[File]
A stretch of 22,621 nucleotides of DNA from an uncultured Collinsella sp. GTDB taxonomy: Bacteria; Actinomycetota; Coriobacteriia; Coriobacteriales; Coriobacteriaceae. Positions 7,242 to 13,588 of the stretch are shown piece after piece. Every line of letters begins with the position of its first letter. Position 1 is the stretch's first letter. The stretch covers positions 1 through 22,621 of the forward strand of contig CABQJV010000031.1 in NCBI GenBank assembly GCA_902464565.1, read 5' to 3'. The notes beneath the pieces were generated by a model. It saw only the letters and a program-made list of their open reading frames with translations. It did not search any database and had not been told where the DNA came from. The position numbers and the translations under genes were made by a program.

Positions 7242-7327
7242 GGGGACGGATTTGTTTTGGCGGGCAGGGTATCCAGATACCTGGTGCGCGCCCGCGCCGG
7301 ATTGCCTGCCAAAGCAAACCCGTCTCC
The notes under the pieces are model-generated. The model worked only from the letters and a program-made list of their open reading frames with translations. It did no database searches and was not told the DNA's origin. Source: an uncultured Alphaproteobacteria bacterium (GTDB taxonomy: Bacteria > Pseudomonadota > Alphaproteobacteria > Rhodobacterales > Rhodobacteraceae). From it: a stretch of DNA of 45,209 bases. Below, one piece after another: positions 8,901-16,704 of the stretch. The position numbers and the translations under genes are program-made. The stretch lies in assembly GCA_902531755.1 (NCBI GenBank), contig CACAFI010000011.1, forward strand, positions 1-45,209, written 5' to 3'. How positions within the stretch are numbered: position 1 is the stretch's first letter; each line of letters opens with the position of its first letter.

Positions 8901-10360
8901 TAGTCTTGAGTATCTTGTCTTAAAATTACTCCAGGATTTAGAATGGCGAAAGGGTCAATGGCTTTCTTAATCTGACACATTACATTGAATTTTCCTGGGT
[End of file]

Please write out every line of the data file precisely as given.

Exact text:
A stretch of 22,621 nucleotides of DNA from an uncultured Collinsella sp. GTDB taxonomy: Bacteria; Actinomycetota; Coriobacteriia; Coriobacteriales; Coriobacteriaceae. Positions 7,242 to 13,588 of the stretch are shown piece after piece. Every line of letters begins with the position of its first letter. Position 1 is the stretch's first letter. The stretch covers positions 1 through 22,621 of the forward strand of contig CABQJV010000031.1 in NCBI GenBank assembly GCA_902464565.1, read 5' to 3'. The notes beneath the pieces were generated by a model. It saw only the letters and a program-made list of their open reading frames with translations. It did not search any database and had not been told where the DNA came from. The position numbers and the translations under genes were made by a program.

Positions 7242-7327
7242 GGGGACGGATTTGTTTTGGCGGGCAGGGTATCCAGATACCTGGTGCGCGCCCGCGCCGG
7301 ATTGCCTGCCAAAGCAAACCCGTCTCC
The notes under the pieces are model-generated. The model worked only from the letters and a program-made list of their open reading frames with translations. It did no database searches and was not told the DNA's origin. Source: an uncultured Alphaproteobacteria bacterium (GTDB taxonomy: Bacteria > Pseudomonadota > Alphaproteobacteria > Rhodobacterales > Rhodobacteraceae). From it: a stretch of DNA of 45,209 bases. Below, one piece after another: positions 8,901-16,704 of the stretch. The position numbers and the translations under genes are program-made. The stretch lies in assembly GCA_902531755.1 (NCBI GenBank), contig CACAFI010000011.1, forward strand, positions 1-45,209, written 5' to 3'. How positions within the stretch are numbered: position 1 is the stretch's first letter; each line of letters opens with the position of its first letter.

Positions 8901-10360
8901 TAGTCTTGAGTATCTTGTCTTAAAATTACTCCAGGATTTAGAATGGCGAAAGGGTCAATGGCTTTCTTAATCTGACACATTACATTGAATTTTCCTGGGT